Period-doubling bifurcation

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In mathematics, a period doubling bifurcation in a discrete dynamical system is a bifurcation in which the system switches to a new behavior with twice the period of the original system. That is, there exists two points such that applying the dynamics to each of the points yields the other point. Period doubling bifurcations can also occur in continuous dynamical systems, namely when a new limit cycle emerges from an existing limit cycle, and the period of the new limit cycle is twice that of the old one.

Examples[edit]

Bifurcation diagram for the modified Phillips curve.

Consider the following logistical map for a modified Phillips curve:

 \pi_{t} = f(u_{t}) + a \pi_{t}^e

 \pi_{t+1} = \pi_{t}^e + c (\pi_{t} - \pi_{t}^e)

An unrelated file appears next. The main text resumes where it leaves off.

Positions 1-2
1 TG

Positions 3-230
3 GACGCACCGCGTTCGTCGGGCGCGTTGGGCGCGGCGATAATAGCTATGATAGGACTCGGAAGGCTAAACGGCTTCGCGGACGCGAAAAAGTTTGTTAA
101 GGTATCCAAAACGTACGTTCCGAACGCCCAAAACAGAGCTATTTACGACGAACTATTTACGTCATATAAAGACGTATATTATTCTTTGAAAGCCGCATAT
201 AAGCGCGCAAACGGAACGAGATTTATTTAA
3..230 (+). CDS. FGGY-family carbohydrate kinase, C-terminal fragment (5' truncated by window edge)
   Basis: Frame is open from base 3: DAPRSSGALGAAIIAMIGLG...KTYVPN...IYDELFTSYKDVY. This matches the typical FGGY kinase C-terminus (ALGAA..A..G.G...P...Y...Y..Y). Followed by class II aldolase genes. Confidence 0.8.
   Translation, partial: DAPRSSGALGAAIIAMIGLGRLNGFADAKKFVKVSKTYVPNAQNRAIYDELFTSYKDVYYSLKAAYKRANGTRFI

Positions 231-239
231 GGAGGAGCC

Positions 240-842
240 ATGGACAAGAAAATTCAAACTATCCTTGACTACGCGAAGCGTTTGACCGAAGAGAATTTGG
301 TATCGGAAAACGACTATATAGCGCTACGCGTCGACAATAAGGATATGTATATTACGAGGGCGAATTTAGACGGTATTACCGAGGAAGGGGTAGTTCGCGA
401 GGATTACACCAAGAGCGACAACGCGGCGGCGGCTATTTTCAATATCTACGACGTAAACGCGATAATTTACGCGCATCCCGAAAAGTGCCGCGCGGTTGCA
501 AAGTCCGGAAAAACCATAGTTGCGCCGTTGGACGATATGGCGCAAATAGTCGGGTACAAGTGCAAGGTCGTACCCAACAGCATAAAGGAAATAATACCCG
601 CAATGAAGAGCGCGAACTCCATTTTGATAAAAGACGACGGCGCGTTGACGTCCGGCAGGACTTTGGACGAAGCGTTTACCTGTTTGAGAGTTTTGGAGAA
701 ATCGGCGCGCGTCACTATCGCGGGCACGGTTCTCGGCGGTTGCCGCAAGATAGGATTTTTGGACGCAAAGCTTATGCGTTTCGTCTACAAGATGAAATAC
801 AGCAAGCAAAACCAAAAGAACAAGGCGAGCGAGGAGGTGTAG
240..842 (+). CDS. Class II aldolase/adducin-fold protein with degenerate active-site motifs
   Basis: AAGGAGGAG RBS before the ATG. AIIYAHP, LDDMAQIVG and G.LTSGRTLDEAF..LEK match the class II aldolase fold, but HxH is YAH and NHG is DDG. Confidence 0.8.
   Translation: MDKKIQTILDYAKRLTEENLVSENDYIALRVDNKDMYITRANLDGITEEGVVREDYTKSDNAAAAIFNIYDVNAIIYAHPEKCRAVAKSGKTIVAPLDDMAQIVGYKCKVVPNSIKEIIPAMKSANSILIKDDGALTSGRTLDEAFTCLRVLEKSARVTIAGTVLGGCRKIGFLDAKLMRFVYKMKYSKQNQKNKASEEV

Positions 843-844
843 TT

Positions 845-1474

f(u) = \beta_{1} + \beta_{2} e^{-u} \,

 b > 0, 0 \leq c \leq 1, \frac {df} {du} < 0

where :

  • \pi is the actual inflation
  •  \pi^e is the expected inflation,
  • u is the level of unemployment,
  •  m - \pi is the money supply growth rate.

Keeping  \beta_{1} = -2.5, \ \beta_{2} = 20, \ c = 0.75 and varying b, the system undergoes period doubling bifurcations, and after a point becomes chaotic, as illustrated in the bifurcation diagram on the right.

Bifurcation from period 1 to 2 for complex quadratic map

Period-halving bifurcation[edit]

Period-halving bifurcations (L) leading to order, followed by period doubling bifurcations (R) leading to chaos.

A period halving bifurcation in a dynamical system is a bifurcation in which the system switches to a new behavior with half the period of the original system. A series of period-halving bifurcations leads the system from chaos to order.

See also[edit]

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